The evolution has brought on a new huddle. They make for a prismatic bunch: a young financial investor who has a lifetime devotion to the city, a barbershop proprietor who has a keen eye for events, a bed and breakfast possessor who chats daily with tourists, a designer and art gallery owner, a bicycle shop holder with a penchant for antiquities and a marketing guru with branding, digital media, and web development skills.
This gang has new eyes to begin again. Grow Columbia is buzzing. https://growcolumbia.com
Joel says, “Grow Columbia is simply a way to advocate for Columbia businesses.” And the group began things with a recent and mighty cocktail gathering. Keynote friend Mike Wolfe of American Pickers http://www.antiquearchaeology.com/locations.php perked up everydayness with images of a noted particular: Columbia is a quaint city on the verge, y’all.
Grow Columbia will focus on one something at a time. Like proper signage. Hey there. Who anywhere out there in the universe has not lamented proper signage?
Now with the consent of the city government it is going to happen. What’s next?
Some regional promotion, some fun, some new friendships and definitely some things to brag about when somebody new comes to town.
Marcella Hazan’s Roast Chicken with Lemons
Kim and Joel love to cook. The kitchen in their renovated downtown loft is designed to that end. “Everything in its place,” says Kim.
Joel notes that scratch pizza is his gig – a recipe somewhere between his mother – “follow the recipe” and his father – “do your own thing”.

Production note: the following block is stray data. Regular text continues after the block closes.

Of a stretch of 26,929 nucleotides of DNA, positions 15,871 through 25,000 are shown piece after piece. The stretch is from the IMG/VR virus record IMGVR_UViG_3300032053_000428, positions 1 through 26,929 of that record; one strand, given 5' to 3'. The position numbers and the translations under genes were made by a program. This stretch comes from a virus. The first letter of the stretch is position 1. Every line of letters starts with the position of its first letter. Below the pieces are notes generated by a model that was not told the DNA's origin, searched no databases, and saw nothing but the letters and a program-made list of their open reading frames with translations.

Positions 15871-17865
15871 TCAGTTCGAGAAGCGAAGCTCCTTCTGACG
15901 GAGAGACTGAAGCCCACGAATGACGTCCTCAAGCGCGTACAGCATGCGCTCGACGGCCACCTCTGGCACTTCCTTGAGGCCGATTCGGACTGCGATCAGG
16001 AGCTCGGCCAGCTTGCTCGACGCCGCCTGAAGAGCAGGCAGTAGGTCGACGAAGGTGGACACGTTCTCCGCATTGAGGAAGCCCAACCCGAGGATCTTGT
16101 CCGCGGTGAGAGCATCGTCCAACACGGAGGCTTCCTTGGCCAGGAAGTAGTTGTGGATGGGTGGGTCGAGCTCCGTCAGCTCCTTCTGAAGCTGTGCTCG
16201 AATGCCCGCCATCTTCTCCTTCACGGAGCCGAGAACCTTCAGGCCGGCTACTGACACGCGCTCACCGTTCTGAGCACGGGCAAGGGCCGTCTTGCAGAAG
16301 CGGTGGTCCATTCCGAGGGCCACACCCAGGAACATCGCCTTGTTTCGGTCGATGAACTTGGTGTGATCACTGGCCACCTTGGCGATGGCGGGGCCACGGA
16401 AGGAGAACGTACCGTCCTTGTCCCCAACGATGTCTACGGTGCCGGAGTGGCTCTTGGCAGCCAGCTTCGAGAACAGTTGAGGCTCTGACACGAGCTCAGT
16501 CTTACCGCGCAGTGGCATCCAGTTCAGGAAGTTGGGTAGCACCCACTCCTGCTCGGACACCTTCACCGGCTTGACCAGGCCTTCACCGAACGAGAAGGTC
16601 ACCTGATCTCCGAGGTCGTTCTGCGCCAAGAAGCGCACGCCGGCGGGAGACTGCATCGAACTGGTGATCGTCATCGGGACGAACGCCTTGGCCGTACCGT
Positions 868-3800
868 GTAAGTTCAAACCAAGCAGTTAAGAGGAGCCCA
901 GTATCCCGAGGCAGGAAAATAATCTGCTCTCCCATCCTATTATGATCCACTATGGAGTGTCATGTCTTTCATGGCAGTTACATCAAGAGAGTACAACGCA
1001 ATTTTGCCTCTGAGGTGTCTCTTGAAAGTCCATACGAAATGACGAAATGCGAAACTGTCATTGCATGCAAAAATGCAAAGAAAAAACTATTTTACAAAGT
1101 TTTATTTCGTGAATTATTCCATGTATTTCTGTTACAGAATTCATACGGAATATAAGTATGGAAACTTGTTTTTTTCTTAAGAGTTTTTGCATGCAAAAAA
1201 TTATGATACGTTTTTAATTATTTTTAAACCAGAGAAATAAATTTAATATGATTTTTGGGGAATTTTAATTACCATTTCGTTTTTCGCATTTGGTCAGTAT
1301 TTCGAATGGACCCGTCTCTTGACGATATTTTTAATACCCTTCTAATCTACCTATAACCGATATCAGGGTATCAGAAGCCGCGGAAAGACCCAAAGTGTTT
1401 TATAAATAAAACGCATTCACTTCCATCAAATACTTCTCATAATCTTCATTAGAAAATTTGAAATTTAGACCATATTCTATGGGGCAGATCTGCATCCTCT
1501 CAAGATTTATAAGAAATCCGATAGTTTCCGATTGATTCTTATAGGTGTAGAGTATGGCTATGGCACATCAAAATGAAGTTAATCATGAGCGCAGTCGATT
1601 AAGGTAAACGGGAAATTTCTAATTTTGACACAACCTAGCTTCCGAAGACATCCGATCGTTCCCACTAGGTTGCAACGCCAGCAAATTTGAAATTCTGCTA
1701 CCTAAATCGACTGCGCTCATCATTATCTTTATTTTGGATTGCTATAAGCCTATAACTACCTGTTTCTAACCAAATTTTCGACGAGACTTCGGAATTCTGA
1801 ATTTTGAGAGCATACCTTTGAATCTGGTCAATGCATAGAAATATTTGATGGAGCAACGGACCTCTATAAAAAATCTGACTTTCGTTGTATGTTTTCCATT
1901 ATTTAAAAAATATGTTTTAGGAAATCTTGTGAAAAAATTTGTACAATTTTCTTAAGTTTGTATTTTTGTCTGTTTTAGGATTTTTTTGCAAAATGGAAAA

Kim is famous for granola.
On a regular basis with a view of West 7th Street, they serve Marcella Hazan’s recipe for never-fail roast chicken.
3 to 4 pound chicken
black pepper from the mill
2 small lemons
Preheat oven to 350 degrees.
Wash the chicken thoroughly in cold water, both inside and out. Remove all the bits of fat hanging loose. Let the bird sit for about 10 minutes on a slightly tilted plate to let all the water drain out of it. Pat it thoroughly dry all over with cloth or paper towels.
Sprinkle a generous amount of salt and black pepper on the chicken, rubbing it with your fingers over all its body and into its cavity.
Wash the lemons in cold water and dry them with a towel. Soften each lemon by placing it on a counter and rolling it back and forth as you put firm downward pressure on it with the palm of hand. Puncture the lemons a at least 20 places each, using a sturdy round toothpick or a fork.
Place both lemons in the bird’s cavity. Close up the opening with string. Leave the legs in their natural position without pulling them tight.
Put the chicken into a roasting pan, breast facing down. The bird is self-basting. Place it in the upper third of the preheated oven. After 30 minutes, turn the chicken over to have the breast face up.
Cook for another 30 minutes, then turn the oven up to 400 degrees, and cook for an additional 20 minutes.
Calculate 20 minutes total cooking time for each pound.